Building Safety: Higher-Risk Buildings in Wales

5 minute read
13 March 2023

The Welsh Government has published a consultation on its proposed definition of higher-risk buildings (HRBs) in Wales. This follows the passing of the Building Safety Act 2022 (Commencement No. 2) (Wales) Regulations 2022 on 6 December 2022, which brought into force various sections of the Building Safety Act 2022 (BSA) that empower the Welsh Government to define the term "higher-risk building". The consultation is due to close on 12 May 2023.


As is now well-documented, the BSA has brought forward a package of legislative changes in relation to building regulations, building safety and fire safety – some of which apply to Wales. The Welsh Government's consultation paper explains, amongst other things, that for Wales, the BSA "contains legislative changes to establish new design and construction processes, oversee the competence of those who operate in the system, and other improvements to support the building of safer buildings generally".

In particular, section 31 of the BSA empowers the Welsh Ministers to define "higher-risk building" for the purposes of the design and construction phase.

As we reported in our recent insight, the definition of a higher-risk building (HRB) in England has recently been confirmed. On 20 December 2022 the Government published its response to a consultation in England, alongside the draft Higher-Risk Buildings (Descriptions and Supplementary Provisions) Regulations 2023 which are due to come into force in England in April 2023. These define a HRB in England during design and construction as a building that is at least 18 metres in height or has at least seven storeys and:

  • contains at least two residential units;
  • is a care home; or
  • is a hospital.

We consider the Welsh proposals in more detail below.

Proposed definition of HRBs in Wales

The consultation sets out the Welsh Government's proposed definition of a HRB. It notes however that this definition will only apply to the design and construction phase and for any works to existing buildings that require building regulation consent. It will not apply to the occupation phase: the definition of HRBs falling within the new building safety regime for occupied HRBs in Wales may therefore be different.

It is proposed that a HRB in Wales during design and construction is defined as a building that is at least 18 metres in height or has at least seven storeys where it:

  • also contains at least one residential unit; or
  • is a hospital; or
  • is a care home.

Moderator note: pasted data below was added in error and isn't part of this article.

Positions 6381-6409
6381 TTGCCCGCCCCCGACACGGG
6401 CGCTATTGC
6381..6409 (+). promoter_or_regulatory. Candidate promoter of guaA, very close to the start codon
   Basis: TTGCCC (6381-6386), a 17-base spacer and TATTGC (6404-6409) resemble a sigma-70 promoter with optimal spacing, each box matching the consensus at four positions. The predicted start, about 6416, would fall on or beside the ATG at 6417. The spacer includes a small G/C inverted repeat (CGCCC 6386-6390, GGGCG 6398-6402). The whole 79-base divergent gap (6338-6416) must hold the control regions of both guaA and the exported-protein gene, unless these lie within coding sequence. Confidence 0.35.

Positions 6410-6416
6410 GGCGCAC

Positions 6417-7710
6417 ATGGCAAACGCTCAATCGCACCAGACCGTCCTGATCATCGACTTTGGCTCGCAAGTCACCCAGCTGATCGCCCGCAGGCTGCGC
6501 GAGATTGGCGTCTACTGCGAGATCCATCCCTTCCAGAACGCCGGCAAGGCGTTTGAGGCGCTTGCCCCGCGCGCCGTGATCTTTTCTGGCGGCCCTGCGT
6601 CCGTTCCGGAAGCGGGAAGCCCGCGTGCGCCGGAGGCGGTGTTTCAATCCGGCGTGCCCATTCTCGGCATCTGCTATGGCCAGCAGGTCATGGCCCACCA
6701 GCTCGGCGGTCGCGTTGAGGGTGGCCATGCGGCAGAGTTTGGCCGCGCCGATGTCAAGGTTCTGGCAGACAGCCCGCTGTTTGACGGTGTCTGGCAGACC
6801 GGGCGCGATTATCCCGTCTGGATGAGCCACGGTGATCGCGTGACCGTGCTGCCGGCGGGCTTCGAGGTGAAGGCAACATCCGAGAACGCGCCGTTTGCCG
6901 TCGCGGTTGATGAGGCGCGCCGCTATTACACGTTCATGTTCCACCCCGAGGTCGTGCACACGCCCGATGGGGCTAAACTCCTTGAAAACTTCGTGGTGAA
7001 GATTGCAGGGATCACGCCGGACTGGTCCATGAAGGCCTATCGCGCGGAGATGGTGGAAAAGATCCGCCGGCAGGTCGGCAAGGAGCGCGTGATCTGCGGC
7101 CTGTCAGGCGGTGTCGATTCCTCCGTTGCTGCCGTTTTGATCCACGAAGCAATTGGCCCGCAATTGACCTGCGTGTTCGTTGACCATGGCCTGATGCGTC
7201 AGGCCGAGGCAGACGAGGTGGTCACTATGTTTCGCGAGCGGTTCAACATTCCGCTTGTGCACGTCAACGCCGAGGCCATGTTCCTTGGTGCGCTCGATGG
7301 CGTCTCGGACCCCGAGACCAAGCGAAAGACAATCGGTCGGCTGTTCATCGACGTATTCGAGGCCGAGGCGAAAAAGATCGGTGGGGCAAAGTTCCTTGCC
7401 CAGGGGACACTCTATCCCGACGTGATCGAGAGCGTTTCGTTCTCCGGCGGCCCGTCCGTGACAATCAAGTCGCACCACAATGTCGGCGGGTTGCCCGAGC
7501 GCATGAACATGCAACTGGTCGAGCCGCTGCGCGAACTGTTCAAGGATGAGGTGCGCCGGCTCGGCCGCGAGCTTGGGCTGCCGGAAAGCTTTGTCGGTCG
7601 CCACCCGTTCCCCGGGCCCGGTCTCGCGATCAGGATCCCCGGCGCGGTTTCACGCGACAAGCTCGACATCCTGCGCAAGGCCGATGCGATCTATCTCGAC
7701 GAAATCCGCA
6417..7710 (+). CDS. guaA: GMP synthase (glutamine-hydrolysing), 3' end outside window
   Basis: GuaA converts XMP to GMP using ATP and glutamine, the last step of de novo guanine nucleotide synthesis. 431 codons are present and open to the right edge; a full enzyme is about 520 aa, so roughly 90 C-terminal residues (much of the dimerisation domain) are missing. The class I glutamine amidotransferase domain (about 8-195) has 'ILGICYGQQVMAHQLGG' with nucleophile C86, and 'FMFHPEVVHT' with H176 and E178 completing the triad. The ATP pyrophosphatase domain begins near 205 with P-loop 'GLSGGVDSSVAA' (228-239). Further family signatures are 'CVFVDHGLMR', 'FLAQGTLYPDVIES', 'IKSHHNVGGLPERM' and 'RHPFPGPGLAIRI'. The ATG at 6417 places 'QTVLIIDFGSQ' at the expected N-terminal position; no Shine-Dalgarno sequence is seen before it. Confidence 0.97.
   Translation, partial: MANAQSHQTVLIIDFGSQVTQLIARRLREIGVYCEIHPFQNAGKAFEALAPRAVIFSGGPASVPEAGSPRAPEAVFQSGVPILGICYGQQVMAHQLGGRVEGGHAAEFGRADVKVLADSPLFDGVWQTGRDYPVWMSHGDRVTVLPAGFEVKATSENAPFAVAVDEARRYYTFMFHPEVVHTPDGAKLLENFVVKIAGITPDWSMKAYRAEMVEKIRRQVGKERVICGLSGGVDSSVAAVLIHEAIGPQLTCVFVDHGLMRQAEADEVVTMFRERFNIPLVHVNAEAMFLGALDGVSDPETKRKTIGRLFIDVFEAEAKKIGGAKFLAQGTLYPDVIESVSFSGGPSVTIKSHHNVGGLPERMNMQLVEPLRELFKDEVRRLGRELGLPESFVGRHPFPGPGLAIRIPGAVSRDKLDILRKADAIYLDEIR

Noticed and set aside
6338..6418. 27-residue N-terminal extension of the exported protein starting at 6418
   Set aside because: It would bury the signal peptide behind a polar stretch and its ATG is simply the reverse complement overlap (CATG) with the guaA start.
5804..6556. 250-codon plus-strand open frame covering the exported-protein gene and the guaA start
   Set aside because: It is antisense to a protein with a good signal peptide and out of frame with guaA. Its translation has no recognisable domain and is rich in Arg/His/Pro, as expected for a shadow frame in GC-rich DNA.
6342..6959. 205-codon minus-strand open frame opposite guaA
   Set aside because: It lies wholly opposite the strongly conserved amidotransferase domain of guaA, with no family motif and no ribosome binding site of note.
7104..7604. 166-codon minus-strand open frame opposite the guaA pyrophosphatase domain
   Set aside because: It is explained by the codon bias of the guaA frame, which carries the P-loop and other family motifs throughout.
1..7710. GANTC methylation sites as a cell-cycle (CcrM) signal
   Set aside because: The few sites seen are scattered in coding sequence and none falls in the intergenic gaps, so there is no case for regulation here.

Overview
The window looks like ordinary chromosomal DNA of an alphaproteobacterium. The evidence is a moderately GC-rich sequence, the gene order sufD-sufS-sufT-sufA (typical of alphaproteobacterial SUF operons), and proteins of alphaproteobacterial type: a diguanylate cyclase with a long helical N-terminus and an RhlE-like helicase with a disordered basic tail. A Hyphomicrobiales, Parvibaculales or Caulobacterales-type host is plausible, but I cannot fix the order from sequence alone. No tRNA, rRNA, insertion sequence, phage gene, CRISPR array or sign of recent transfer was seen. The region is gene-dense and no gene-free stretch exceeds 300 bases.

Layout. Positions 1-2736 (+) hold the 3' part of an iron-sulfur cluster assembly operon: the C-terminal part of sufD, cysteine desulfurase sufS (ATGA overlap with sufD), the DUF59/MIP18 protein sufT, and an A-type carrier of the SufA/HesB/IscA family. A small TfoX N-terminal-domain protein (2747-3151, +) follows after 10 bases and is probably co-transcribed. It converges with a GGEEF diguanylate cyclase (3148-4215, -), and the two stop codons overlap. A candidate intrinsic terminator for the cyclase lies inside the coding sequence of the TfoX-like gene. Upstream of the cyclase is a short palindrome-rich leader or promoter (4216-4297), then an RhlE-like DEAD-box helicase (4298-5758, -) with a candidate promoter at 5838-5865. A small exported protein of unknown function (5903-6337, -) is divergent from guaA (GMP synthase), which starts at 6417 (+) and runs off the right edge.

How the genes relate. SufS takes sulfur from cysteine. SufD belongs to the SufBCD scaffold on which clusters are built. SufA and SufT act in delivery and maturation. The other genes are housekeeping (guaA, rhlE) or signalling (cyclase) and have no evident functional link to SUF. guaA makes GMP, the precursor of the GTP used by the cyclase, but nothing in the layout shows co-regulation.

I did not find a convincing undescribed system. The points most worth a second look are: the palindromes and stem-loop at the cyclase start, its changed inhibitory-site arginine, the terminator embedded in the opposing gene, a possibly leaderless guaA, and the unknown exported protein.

The proposal mirrors the definition of a HRB in England, save for a suggested reduction in the definition for the requirement of two residential units to one. The consultation paper notes that: "this change is being proposed to align with the requirements for combustible cladding and also to take into account that the primary risk of fire where people are sleeping on the premise. The sleeping risk is associated with a single dwelling and is not limited to building with two or more units."

The proposed exclusions from the definition of a HRB in Wales are the same as those excluded from the definition of a HRB in England, namely:

  • secure residential institutions (e.g. prisons);
  • temporary leisure establishments (e.g. hotels); and
  • military premises (e.g. military barracks). 

The implementation of the BSA in Wales more generally arose as a topic for discussion in the First Minister's questions in the Welsh Parliament recently, with Andrew RT Davies (leader of the Welsh Conservatives in the Senedd) calling for the leaseholder protections set out in sections 116 to 125 of the BSA to be adopted in Wales. These sections address remediation orders and remediation contribution orders, which we described in our recent insight, and which are aimed at protecting leaseholders in multi-occupied residential buildings from the costs associated with remediating historical building safety defects.

In response, the First Minister Mark Drakeford appeared to confirm that these provisions will not be brought into force in Wales, noting instead that: "whereas sections 116 to 125 require leaseholders to instigate legal action against a developer who they consider is not remediating fire safety defects, in Wales it will be the Welsh Government who will take that action on behalf of the leaseholders so that they don't end up having to foot the bill for doing so."

If you have any queries on this article, please get in touch with Sue Ryan, Gemma Whittaker or Sean Garbutt.

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